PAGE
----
Key Clash Preview: Ospreys v Munster

Date: 11th May 2012
Kickoff: 19:30
Referee: Alain Rolland
Venue: Liberty Stadium


When Shane Williams appeared to say goodbye to his home ground last month, the possibility of the Ospreys picking up a home semi-final was far from certain. Yet now here they are, a late surge of form with the return of their Wales internationals seeing the Ospreys produce a run of five consecutive victories, including a one point win over Leinster at the RDS. With Dan Biggar in fine form and the likes of Ryan Jones, Alun Wyn Jones, Adam Jones and Justin Tipuric all set to start against Munster, their chances look good.


The Red Army received the worst possible news earlier this week when Paul O’Connell was ruled out for 4-6 weeks with a knee injury. Losing their leader is a blow, putting the pressure on Donnacha O’Callaghan and Mick O’Driscoll to fill his boots. Munster will be led on Friday night by the hugely impressive Peter O’Mahony at number 8, with the onus on their pack to repel the Ospreys enough to give Ian Keatley free reign at fly-half. With Simon Zebo, Keith Earls and Felix Jones all floating around the back line, Munster have the firepower.

What to Expect:

Given Friday is expected to be clear in Swansea, there should be no excuses to not see running rugby. Retaining possession will be crucial for both sides to construct attacking plays, so the prospect of Tipuric up against O’Mahony on the floor will be worth keeping an eye on. Starting Keatley gives the impression that Munster will play with a bit more freedom than with Ronan O’Gara pulling the strings, whilst the Ospreys will look for inside centre Ashley Beck to stretch the Munster midfield.

Head to Head: Kahn Fotuali’i & Conor Murray

When the pressure ratchets up, you need your scrum-half to be on top of his game. Fotuali’i has started slowly in Wales but his talent is without question, as anyone who has seen him turn out for the Crusaders and Samoa will testify. Whilst a perfectly adept passer of the ball, Fotuali’i’s best asset is the way he can make breaks out of nothing, with searing pace enough to get the Ospreys far behind the game line. Under the pressure of a semi-final, something he is no stranger to after multiple occasions with the Crusaders, he could excel.

How Conor Murray copes under intense pressure is one of the more common discussions right now in Irish rugby, with the young pretender beginning to develop into a world class scrum-half. The speed of his pass has been an area of persistent comment though, so expect Tipuric and R. Jones to siege him constantly at the breakdown.

One to Watch: Hanno Dirksen & Keith Earls

Two speedsters capable of the spectacular. South African born Dirksen has made waves in the RaboDirect Pro12 this season with Tommy Bowe absent on the right wing, scoring 7 tries in all competitions and picking up the Try of the Season award at last weekend’s RaboDirect Pro12 Awards. Earls return on the other hand could not have been timed better, with the Ireland international’s partnership with Lifeimi Mafi essential to any Munster success.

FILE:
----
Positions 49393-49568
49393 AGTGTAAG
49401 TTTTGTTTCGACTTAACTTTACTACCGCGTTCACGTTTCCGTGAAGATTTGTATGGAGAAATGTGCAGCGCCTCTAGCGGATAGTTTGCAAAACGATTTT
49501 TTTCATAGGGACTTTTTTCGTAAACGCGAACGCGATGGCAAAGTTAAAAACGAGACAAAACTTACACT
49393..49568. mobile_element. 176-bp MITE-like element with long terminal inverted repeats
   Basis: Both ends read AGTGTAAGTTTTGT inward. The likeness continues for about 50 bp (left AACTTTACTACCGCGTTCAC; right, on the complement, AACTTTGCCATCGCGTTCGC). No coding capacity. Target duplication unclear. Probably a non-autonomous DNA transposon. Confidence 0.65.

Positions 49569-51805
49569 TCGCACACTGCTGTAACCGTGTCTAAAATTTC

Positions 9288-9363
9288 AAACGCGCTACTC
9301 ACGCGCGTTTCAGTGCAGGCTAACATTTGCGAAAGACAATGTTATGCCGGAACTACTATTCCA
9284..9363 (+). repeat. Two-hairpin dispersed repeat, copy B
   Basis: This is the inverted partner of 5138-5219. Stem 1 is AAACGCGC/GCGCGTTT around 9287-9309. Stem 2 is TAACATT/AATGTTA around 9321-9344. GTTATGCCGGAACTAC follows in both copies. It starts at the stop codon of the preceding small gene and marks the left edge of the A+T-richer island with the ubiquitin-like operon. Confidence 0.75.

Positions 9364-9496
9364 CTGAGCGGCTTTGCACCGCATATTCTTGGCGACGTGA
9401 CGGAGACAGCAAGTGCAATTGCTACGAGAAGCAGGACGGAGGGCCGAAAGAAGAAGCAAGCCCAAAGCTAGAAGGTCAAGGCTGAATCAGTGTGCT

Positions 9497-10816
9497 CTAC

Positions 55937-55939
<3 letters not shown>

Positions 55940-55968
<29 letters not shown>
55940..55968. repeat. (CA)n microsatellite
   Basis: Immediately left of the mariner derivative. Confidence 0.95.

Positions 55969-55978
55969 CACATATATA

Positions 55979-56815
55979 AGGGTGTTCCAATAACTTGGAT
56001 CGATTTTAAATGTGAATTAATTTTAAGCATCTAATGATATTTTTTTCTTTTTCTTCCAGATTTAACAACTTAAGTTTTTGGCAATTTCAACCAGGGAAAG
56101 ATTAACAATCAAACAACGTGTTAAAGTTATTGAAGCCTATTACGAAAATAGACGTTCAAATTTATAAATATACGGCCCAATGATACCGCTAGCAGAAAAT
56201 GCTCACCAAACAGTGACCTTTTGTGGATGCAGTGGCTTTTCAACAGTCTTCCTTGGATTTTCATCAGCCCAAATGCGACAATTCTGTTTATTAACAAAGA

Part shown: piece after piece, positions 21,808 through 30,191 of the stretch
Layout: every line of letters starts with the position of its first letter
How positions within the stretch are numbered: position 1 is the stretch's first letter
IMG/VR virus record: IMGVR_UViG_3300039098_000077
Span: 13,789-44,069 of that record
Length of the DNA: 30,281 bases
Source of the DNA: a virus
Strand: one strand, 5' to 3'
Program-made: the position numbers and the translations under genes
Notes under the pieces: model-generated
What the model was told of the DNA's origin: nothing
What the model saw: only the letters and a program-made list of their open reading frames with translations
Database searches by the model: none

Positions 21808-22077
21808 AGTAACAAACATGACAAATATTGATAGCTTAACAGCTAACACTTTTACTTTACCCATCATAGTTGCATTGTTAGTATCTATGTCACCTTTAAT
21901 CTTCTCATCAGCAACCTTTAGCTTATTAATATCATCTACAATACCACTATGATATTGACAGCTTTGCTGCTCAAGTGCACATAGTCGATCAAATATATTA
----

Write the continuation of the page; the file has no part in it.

Not easy. Home advantage should dictate but if it gets to 65 minutes with Munster in the game and bringing Ronan O’Gara off the bench, we know the story. The Ospreys have to strike and do so early and not be afraid to spread the ball wide and take the game to Munster. Ospreys by 3

by Ben Coles

5 thoughts on “Key Clash Preview: Ospreys v Munster

  1. Errrrrrrrr……not quite! I think you slipped up here Ben! Ospreys are in their best form in years, and had already beaten Munster twice this season. Munster were without O’Connell, and, frankly, got completely minced. The blog’s gone a bit quiet about this ;-)

    1. I’m no magician Cliffguy, Ospreys did very well, as discussed in the Best of the Weekend. In a turbulent season they’ve come good when it’s mattered. But nothing is won yet – “the greatest team in European history” as Stuart Barnes told me today await.

  2. O’Gara off the bench didn’t really help either ! Sorry easy to take the proverbial with hindsight .

    Looks like the coaching clear out was possibly the best thing that could have happened to the Ospreys . Seems like a slight touch of the Wales team approach too with a game based on rock solid defence not to worried if the other side have the ball but making it count when you’ve got it .

    On that form Leinster in the final could be a cracker .

      1. About time too. Leinster sinshed out in front, winning many of their games with their second team. They need a challenge and the Ospreys will provide that in spades.

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